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Hussar

Legend
Well, I did say more effort, not a huge amount or enough to make absolutely everything make sense. And 2e did better than 3e IMO, which I guess says that WotC never put in a lot if effort.

If by better you mean a horrible conflicting mess that makes zero sense when analyzed then sure.

Explain steel as a currency to me please.

The idea that 2e did it better might be true simply by sheer volume. Print enough stuff and you might get something that kinda sorta works so long as you ignore all the bits that don’t.

Or, conversely, don’t overwhelm people with tons of setting crap that often only serves as gate keeping fodder and let tables exercise their own creativity. Just like we’re seeing in this thread.
 

Hussar

Legend
I mean take Waterdeep. It’s a centre of trade. Ok. Trade between whom? There’s nothing to the east or west for months of travel. And North and south are competing cities.

Waterdeep exists because the Sword Coast needed a city halfway between Baldurs Gate and Neverwinter.

It’s like the Trade Way. Thousands of miles long and not made or repaired by anyone. Parallel to a water route that makes a thousand times more sense to use.

There’s a reason the Silk Road doesn’t follow coastlines.
 

Galandris

Foggy Bottom Campaign Setting Fan
Let's assume a population of 4,000. In order to live a Modest lifestyle (and since they can't afford easily animal products, I won't rate them above that, and even a little under. That would be 1 gp a day. In order for the little rock to live off trade tax without doing anything else, they'd need 365x4,000 gp or a yearly income of 1,46 millions gp. If we consider 1 in 5 holds some kind of office allowing them into a Comoftable lifestyle and 1 in 10 a wealthy lifestyle, we're looking at getting taxes around 2,7 millions gp of customs revenue per year.

There are 15 operating crown jewels linking civilizations, each able to carry "tons" of goods. That's not a very precise capacity. Let's assume each is sized like a small merchantman and can carry 50 tons of goods. They are described as operating routinely, and even if it is as little as once a month (and that's a deliberate low estimate), that makes 18,000 tons of goods transiting through the city each year. The duties must therefore amount to 150 gp per ton of goods on average, or 15 silver pieces per kg or 7 sp/lb. It's prohibitive if interplanar traders are carrying wheat, but reasonable it's a 10% tax if they are carrying saffron or silk. If the Concord Jewels are moving once a week, the tax rate makes drops to 10% for an cheaper goods like cloves or pepper, let alone manufactured goods or magical items.

And that's without including the entry tax per capita, which, given the lack of indication in the setting, could be symbolic or significant or even outrageous as Candlekeep does.
 

Incenjucar

Legend
Wait, 1gp a day? Did 5E massively inflate the general living cost of NPCs? People living in permanent settlements do not pay nearly as much as PCs do for lodgings.
 

Galandris

Foggy Bottom Campaign Setting Fan
Wait, 1gp a day? Did 5E massively inflate the general living cost of NPCs? People living in permanent settlements do not pay nearly as much as PCs do for lodgings.

I was doing a "worst case scenario" where the public lodgings granted by the city were as expensive as adventurer's. I agree that they'd most probably need only 1 sp a day for the vast majority of unskilled laborer, 1 gp a day for one with skills and a 2 to 5 only for the very few high-leveled NPCs (like the archmage or veterans), much lowering the amount of money needed to operate. If we go 80% unskilled @1sp, 15% skilled @1gp and 5% leveled at up to 20gp, that reduces the amount of wealth needed to a measly 340 kgp a year and so the needed taxation level can be safely divided by five.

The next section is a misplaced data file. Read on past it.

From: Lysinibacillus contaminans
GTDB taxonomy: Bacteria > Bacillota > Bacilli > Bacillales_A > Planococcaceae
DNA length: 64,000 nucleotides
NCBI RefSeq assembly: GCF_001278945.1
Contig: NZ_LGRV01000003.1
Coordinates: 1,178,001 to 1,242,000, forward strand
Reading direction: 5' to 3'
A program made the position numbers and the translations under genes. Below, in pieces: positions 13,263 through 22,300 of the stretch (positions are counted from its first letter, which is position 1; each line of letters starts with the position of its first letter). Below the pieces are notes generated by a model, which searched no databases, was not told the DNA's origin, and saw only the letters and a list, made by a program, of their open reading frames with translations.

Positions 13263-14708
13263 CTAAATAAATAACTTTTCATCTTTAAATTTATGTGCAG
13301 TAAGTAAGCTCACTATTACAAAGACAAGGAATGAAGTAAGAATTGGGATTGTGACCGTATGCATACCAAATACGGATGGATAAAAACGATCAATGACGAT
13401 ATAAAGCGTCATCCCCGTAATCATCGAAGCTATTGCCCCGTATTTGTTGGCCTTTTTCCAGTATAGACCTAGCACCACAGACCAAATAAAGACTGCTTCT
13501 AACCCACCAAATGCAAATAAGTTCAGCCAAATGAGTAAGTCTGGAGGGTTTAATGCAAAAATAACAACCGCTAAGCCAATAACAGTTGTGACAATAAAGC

In this case, the monthly Concord Jewels, carrying "hundreds" of people, could simply be ferrying a single hundred people to the city. 180 trips means 18 000 travellers, so at 20 gp of "entry personal tax" the city can drop the taxes on goods altogether. And 20 gp for the service of being ferried between world is pretty low, when compared to the danger of planeshifting per the spell.

Somehow, I feel the "high" taxes are just written from the perception of a disgruntled and greedy trader -- Maybe the infamous Orbiting Economist?
 
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Whizbang Dustyboots

100% that gnome
The biggest issue I have with the Radiant Citadel, is that, I bought and read (not deeply) and now some months later I have no real impression of the adventures. I have a stronger impression of the Candlekeep adventures.
Cliff's Notes version:

Lots of adventures based around festivals, a lot of the settings are a little too small to make sense (it looks like the scale on some of the maps was changed late in the game, shrinking them for some reason), a number of the adventures need a second pass to flesh out the motivations.

But they're incredibly high on flavor, have situations and settings quite unlike anything TSR/WotC has published, and often the "evil" the characters are fighting are intangible things like "post-colonial chaos," "collective trauma in a post-slavery society," etc.

I think they're more compelling than the Candlekeep Adventures, which are mostly just OK in my opinion, but probably could have used a little more hands-on developing.

In a number of cases, I can see keeping the setting and just setting my own adventures there. I believe there's a short adventure set in San Citlan coming to DMs Guild soon, which is awesome, since I love, love, love San Citlan.
 
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Micah Sweet

Legend
If by better you mean a horrible conflicting mess that makes zero sense when analyzed then sure.

Explain steel as a currency to me please.

The idea that 2e did it better might be true simply by sheer volume. Print enough stuff and you might get something that kinda sorta works so long as you ignore all the bits that don’t.

Or, conversely, don’t overwhelm people with tons of setting crap that often only serves as gate keeping fodder and let tables exercise their own creativity. Just like we’re seeing in this thread.
So it seems you have feelings about this. So do I.